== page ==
Tuesday, March 25, 2008

The Lacemaker and the Princess

by Kimberly Brubaker Bradley

This story follows the unlikely friendship of a poor lacemaker (Isabelle) and Princess Therese, daughter of Queen Marie Antoinette. As the girls play and enjoy the luxuries of palace life, rumors of revolution start trickling in. Even Isabelle's older brother George believes that revolution may be what's best for the country. Will this friendship survive a revolution?

I am not really sure how to explain my feelings about this book. I think I liked the concept more than the execution. Therese and Isabelle's friendship never felt natural. It always felt very forced, mostly because of Therese's attitude towards anyone below her. I realize that she was raised royalty at a time that was guided by the Divine Rule of Kings, but it got kind of annoying. Plus, I always wondered if she actually cared for Isabelle or just enjoyed not being alone. I did believe that Isabelle cared for the princess overall, though she definitely had her moments of displeasure.

However, I did think that this book did an excellent job of softening both sides of the French Revolution. The King was portrayed as a very weak leader, but a loving man that cared for his children. I thought the scene where the King weeps after the death of his son was rather touching. I actually really liked the Marie Antoinette of this story. She seemed like a loving woman, who actually did care for the people of France. She came off as a rather cold mother, though some of that may have been more distraction due to having a very ill child than actual coldness. The Marie Antoinette of my 10th grade history class (the only time I learned about her) was much more evil character who didn't care for anyone but herself.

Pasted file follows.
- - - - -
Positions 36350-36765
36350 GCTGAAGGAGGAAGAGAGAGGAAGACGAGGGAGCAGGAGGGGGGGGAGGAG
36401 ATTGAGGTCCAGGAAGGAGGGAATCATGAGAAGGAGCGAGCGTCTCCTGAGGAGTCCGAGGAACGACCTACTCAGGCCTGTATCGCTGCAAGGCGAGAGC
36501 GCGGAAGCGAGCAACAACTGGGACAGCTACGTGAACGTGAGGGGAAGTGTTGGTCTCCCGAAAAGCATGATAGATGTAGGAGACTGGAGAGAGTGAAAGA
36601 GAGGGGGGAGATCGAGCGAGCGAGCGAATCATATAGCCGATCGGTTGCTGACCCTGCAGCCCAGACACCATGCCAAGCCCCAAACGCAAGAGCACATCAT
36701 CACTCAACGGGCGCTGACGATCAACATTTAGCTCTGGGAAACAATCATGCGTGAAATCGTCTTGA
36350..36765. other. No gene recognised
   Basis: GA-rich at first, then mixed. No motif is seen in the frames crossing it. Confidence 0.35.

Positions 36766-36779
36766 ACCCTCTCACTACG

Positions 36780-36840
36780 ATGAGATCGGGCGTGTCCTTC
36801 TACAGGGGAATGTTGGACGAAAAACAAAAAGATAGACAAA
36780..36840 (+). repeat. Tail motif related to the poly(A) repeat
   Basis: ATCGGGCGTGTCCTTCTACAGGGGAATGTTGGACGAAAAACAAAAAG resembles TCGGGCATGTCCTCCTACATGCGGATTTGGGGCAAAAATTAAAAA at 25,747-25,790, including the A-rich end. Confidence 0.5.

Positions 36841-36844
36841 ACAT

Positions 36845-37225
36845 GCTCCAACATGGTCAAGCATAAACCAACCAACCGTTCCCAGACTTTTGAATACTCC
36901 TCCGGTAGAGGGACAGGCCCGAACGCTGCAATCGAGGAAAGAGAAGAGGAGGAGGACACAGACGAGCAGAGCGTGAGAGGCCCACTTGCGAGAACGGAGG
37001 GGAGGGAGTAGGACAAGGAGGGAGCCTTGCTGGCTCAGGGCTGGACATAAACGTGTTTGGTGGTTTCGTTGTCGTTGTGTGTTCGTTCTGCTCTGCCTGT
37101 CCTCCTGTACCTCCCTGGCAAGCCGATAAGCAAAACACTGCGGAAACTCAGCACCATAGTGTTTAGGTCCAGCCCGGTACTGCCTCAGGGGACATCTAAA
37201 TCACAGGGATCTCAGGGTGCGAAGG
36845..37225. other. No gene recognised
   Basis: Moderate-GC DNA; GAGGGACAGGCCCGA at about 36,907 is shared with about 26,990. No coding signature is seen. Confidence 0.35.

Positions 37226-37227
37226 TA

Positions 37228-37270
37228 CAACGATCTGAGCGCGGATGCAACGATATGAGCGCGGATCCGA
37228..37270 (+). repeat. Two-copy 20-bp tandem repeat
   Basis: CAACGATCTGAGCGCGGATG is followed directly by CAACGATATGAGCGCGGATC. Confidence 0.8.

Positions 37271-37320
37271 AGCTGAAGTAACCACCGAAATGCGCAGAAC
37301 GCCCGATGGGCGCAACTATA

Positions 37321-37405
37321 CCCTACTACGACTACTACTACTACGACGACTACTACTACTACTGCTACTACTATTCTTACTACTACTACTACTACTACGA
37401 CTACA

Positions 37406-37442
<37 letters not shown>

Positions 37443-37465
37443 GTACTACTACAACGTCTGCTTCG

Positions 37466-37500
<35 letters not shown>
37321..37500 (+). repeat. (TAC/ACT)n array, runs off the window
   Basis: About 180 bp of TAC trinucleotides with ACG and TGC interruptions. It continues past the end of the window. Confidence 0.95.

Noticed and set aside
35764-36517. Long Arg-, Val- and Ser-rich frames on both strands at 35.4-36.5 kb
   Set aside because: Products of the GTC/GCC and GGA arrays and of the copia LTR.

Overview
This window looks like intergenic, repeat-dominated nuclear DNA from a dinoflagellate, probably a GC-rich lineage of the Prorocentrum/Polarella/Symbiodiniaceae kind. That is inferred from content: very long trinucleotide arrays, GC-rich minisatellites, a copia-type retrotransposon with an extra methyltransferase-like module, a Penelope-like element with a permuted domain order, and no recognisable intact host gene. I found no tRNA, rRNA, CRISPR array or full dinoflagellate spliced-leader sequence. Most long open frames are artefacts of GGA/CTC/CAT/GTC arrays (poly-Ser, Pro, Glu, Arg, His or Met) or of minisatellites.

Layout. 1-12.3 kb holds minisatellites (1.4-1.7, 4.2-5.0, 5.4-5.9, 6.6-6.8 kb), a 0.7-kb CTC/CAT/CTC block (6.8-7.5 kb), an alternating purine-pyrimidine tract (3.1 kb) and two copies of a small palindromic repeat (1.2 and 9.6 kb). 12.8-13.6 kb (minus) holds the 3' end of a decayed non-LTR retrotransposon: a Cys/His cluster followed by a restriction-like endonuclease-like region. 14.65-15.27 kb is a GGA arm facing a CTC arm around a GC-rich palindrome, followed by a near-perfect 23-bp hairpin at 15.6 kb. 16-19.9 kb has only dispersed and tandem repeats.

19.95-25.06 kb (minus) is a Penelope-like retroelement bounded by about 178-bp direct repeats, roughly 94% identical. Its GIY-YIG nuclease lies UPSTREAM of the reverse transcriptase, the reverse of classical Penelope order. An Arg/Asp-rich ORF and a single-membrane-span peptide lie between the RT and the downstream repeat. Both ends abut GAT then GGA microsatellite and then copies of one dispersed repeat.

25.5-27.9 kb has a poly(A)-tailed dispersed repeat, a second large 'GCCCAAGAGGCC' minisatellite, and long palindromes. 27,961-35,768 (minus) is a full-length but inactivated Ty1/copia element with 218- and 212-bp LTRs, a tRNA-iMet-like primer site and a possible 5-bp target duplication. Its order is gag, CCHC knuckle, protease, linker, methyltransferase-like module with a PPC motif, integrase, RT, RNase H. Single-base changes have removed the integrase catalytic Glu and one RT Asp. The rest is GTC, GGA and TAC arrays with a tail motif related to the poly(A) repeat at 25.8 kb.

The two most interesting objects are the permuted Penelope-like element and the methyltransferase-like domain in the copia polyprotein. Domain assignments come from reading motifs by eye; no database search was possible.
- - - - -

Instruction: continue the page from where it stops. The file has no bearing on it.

The story of the friendship itself is fiction. However, according to the author, the Queen was known to take compassion on children and that a peasant the Queen called Ernestine really did play with the princess. I don't know how many of the facts surrounding the revolution, etc were true, but with my very limited knowledge, they seemed believable. And, the book caught my interest enough that I am interested in doing some more research into the French Revolution, which I always think is a bonus.

Overall, I liked the story. It was a really quick read that fans of historical fiction will probably enjoy.

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